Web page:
By Karl Henkel
BP’s recent Utica Shale investment means Trumbull County residents will have $331 million in extra income during the course of the next year.
But how will that money — about half as much as the recent $640 million Mega Millions jackpot — be spent?
Or will it be saved?
According to a Pennsylvania State University study, a little of both.
The study, “Economic Impacts of Marcellus Shale in Pennsylvania,” published in 2011, looked at how 412 individuals who leased land to drilling companies spent their share of nearly $2.4 million in bonus payments.
About 55 percent of that money was invested or saved through financial institutions.
The No. 2 expenditure was taxes, which consumed about 17.5 percent leasing dollars.
Motor-vehicle (9 percent), real estate (5) and farming (5) made up a majority of the other expenditures.
The report found that households receiving lease dollars used the money “differently than normal income.”
That extra cash led to a direct impact for businesses, according to the study.
About 31 percent of surveyed businesses in two of the most actively-drilled Pennsylvania counties said annual sales changed due to oil and gas exploration; 28 percent reported sales increases, and 3 percent said sales decreased.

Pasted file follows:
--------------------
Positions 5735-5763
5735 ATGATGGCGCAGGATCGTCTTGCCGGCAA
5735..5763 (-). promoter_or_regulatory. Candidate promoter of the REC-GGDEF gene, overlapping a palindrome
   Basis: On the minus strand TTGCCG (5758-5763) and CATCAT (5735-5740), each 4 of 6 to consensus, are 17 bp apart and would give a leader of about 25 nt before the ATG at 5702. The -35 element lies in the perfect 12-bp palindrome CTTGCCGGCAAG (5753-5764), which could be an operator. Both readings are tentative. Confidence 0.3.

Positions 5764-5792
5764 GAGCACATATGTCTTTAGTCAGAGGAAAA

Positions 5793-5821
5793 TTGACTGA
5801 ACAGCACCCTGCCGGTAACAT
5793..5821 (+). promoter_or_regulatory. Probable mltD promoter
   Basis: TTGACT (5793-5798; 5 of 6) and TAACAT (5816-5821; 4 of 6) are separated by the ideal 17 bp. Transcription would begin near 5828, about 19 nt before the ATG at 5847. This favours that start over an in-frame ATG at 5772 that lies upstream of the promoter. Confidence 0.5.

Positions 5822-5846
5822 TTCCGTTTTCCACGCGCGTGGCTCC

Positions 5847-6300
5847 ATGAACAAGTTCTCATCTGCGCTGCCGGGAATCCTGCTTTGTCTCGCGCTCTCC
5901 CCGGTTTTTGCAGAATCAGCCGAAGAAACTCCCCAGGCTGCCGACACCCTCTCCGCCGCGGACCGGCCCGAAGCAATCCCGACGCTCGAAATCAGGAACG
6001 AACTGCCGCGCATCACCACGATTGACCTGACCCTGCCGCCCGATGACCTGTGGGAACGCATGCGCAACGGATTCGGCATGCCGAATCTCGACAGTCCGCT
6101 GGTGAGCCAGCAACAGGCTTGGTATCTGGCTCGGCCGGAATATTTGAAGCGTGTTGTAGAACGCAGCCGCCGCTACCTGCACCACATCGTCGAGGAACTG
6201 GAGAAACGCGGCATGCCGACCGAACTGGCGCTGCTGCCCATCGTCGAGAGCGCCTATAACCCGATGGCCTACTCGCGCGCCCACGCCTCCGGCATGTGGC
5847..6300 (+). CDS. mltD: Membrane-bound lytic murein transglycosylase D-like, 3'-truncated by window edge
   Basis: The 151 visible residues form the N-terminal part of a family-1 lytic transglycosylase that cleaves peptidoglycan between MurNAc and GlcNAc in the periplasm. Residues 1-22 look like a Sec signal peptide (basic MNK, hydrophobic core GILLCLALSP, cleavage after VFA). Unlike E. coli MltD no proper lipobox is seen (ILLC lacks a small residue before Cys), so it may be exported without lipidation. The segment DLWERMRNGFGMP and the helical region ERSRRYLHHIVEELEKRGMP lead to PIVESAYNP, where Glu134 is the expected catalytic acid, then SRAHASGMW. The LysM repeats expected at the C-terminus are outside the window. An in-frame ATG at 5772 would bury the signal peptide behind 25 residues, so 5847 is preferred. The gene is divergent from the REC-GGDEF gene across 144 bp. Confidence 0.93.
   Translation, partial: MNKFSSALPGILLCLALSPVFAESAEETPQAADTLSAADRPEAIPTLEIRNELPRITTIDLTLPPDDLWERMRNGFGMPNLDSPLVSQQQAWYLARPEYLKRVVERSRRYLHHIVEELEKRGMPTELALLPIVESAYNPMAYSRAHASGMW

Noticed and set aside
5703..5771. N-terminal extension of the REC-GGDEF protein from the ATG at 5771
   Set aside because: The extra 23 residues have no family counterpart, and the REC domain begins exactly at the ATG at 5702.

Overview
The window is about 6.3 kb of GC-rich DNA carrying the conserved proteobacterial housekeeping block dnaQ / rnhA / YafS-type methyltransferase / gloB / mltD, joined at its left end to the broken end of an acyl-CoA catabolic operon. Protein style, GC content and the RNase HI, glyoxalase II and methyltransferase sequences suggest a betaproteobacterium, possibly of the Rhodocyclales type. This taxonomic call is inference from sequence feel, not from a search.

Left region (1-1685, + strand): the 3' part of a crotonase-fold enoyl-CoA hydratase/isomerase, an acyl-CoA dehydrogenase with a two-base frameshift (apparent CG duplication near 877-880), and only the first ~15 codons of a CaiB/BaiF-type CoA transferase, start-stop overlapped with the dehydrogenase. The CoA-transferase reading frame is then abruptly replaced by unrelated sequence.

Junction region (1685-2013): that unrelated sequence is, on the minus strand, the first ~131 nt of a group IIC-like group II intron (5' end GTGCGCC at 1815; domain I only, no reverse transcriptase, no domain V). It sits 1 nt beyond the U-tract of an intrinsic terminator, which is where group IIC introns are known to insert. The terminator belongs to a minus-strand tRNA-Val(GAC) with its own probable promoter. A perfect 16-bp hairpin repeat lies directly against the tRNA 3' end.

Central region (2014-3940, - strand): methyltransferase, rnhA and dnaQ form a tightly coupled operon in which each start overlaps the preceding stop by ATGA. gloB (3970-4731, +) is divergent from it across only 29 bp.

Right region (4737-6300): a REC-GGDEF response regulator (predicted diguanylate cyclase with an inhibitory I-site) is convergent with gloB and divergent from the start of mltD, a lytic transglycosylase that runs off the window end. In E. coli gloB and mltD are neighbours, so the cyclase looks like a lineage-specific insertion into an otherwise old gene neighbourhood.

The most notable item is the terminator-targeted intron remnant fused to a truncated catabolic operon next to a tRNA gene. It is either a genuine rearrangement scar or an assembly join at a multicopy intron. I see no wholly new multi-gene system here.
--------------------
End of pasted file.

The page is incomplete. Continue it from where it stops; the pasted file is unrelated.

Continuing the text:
Saved bonus payments also have led to a new offering in the banking industry.
At Canfield-based Farmers National Bank, president and CEO John Gulas said a special three-month CD at a 1 percent interest rate specifically targets recipients of oil- and gas-lease payments.
“We’ve seen the lottery winners and I’ve seen what happens to them when they don’t plan,” said Gulas, who said previously there were no short-term investment options for landowners. “We’re giving them a good rate to slow down, catch their breath and think.”
But after that breath, much of the money from bonus payments will be spent.
Cleveland-based economist George Zeller said the stimulus-like effect of the bonus payments, along with the increase of oil and gas jobs, is now the driving force behind the Mahoning Valley’s economic resurgence, but not the saving grace.
“The BP investment and other shale gas drilling investments are very positive factors, [but] they are not a magic wand,” Zeller said.
Gulas echoed those comments and said the additional income for about 1,800 Trumbull County landowners will benefit both landowner and economy, but the stream of money will eventually run dry.
“A lot of people look at this as like a professional athlete,” Gulas said. “There is no guarantee. This may be a one-time thing, and they may never drill on your land [and therefore receive no royalties].”